Sunday, October 23, 2011

My Late Father

Seventeen autumns ago, we buried my father too soon in the frost-hardened ground. The night before his funeral, my sister and I went for a walk. The late afternoon sun blazed hot and bright in the cool air; the promiscuous trees flaunted every hue of crimson and gold against the brilliant blue sky. Beneath our feet, the sharp crisp crunch of leaves marked the passage of miles like a metronome.

After some time, we found ourselves at the cemetery where our father would be interred the next day, in a single plot beneath the shadow of mountains, overlooking the Great Salt Lake. The cemetery was a well-manicured oasis of green lawns and cool grey stones, a museum of the dead where stories were distilled into a set of dates: b. and d. My father’s story—b. Feb. 22, 1944. d. Oct. 23, 1994.

Seventeen years later, autumn has come late but brilliant to my town. At church, on the anniversary of his death, the gospel reading seems chosen for my fatherthe first commandment, and the second: "Love your neighbor as yourself"Jesus's elegant, simple solution to the enduring problem of Self and Other.

This second commandment was one my father intuitively understood, and every man, woman, and child he met was his neighbor. The practical result of all this love for others was that Dad was late to everything. It's not enough to give a homeless man your change. You have to squat down in your suit and tie, look him in the eye, and listen to his story.

Dad was even late for his own funeral. Given a terminal sentence of leukemia in the early autumn of his life, he “raged against the dying of the light" for three years, the time it took for mindless cancer cells to choke his formidable will to live and love.

I have felt his absence keenly through the years, on big occasionsat my wedding, when my children were born, when I divorced, when my books were publishedand at small ones.

Pathetic fallacy: the day we buried the sack of skin that was once my Dad, a cold winter wind stripped the trees of all their glory, brought leaden skies to weep over his casket as we said goodbye.  I could not help but feel that in this loss, God had forsaken me.

On this day, the day of his death, with my small son, I light a candle for my father, imagine him in a community of saints where he belongs. As we walk hand-in-hand from the church, I tell my son the story of a man who knew what it meant to love his neighbor as himself. This is my father's legacy to me, the true meaning of his life’s story. In his too-brief life, my always-late father learned (and taught his six children) to love other as self.  What greater story is there than this one?

Répands sur nous le feu de ta grâce puissante,
Que tout l'enfer fuie au son de ta voix ;
Dissipe le sommeil d'une âme languissante,
Qui la conduit à l'oubli de tes lois !—Cantique de Jean Racine, Gabriel Faure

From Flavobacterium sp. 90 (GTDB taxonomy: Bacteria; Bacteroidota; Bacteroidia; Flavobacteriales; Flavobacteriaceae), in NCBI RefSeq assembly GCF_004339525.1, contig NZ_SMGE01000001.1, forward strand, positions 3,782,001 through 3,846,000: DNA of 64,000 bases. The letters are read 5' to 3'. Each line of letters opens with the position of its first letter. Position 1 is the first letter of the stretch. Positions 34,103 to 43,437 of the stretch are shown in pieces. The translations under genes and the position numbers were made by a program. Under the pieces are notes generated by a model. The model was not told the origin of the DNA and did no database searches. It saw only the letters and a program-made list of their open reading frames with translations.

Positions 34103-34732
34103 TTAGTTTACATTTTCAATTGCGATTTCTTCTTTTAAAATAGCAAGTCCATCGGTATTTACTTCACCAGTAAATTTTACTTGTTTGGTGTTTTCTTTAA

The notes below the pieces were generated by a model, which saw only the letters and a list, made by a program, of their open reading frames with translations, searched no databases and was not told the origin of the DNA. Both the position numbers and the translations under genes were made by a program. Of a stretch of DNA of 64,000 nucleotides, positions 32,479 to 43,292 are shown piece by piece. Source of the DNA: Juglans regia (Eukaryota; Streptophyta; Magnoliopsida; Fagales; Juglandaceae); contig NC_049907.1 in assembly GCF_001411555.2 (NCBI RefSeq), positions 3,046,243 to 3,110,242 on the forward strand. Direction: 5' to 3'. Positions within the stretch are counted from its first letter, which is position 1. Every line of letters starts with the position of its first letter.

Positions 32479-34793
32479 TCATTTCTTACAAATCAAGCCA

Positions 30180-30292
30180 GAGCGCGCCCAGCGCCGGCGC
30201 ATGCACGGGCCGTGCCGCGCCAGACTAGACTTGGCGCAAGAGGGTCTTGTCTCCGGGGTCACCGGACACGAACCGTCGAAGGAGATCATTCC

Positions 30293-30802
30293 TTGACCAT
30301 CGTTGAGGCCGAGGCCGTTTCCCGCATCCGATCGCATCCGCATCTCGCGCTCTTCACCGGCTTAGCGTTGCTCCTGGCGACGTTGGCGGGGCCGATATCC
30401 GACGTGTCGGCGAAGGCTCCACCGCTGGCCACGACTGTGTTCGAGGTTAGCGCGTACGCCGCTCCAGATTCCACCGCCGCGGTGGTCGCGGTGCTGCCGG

Sunday, October 16, 2011

Cheap Chic

Finds for under $40
A fabulous new fall look for under $40
As a single mother with four tech monster children, once I’ve paid my phone and broadband bills I rarely have any money left over to spend on myself. Unfortunately, given my chronic lack of funds, when it comes to fashion, I’m a brand snob who only wants the best. Fortunately, one of my most formidable superpowers is an uncanny ability to create something from almost nothing. 

My mission: find five distinct outfits that could fit in a backpack (I’m headed to New York in a couple of weeks, and I like to travel light).
Cute but conservative

The rules: 
  1. The clothes had to be washable.
  2. They had to make me feel like a comfortable cross between Sailor Moon and Condoleeza Rice—in my life, I routinely transition from soccer field to boardroom with just minutes to spare.
  3. They had to meet a $40 budget.  
Yes, I will be running this meeting!
Yep, you heard me. I had exactly $40 to spend clothes for myself this fall. I started with one piece—a funky black and pink BCBG Max Azria knit poncho/skirt I inherited from a friend who has lots more money than me and amazing taste in clothes (cheap chic fashion tip number one: never turn down your friends’ hand-me-downs!) 

Three hours later, I had assembled the following:
  1. Black leather Nine West knee high boots, Deseret Industries, $5.00
  2. Hot pink Betsey Johnson tights, Ross, $5.99 (also included black herringbone patterned tights, not pictured)
  3. Pink polka dot Italian scarf, Ross, $3.99
  4. Adrienne Vittadini black scoop neck sleeveless dress/jumper, Ross, $13.99 (clearance)
  5. Black and white striped elbow length Talbots t-shirt, Savers, $2.39 (I used my 20 percent off coupon when I recycled a bag of clothes).
  6. Pink Ralph Lauren short-sleeved cardigan, Savers, $4.79
  7. Channeling my inner Sailor Moon
  8. Fun crocheted necklace, yard sale, 25 cents

Grand total: $36.40. With a long sleeved black t-shirt and a pair of black Ann Taylor slacks I already own, I am totally set for the Big Apple—and beyond!

Skirt or poncho? You decide!
The fun thing about these pieces is that they can go from casual to dressy, from edgy to conservative, depending on how I combine them. And they illustrate why I shop almost exclusively at thrift and consignment stores—for big brand fashions at budget prices, you are not going to beat a second-hand shop.

But this Thursday, I won’t be wearing any of these outfits. I’ll be all dolled up in a little white dress (for the 
second time) as I sign copies of Little White Dress: Women Explore the Myth and Meaning of Wedding Dresses. Proceeds benefit the Boise Valley chapter of Dress for Success. See for more details about how your second-hand clothes can give women a chance at a first-class life. Happy fall shopping, y’all!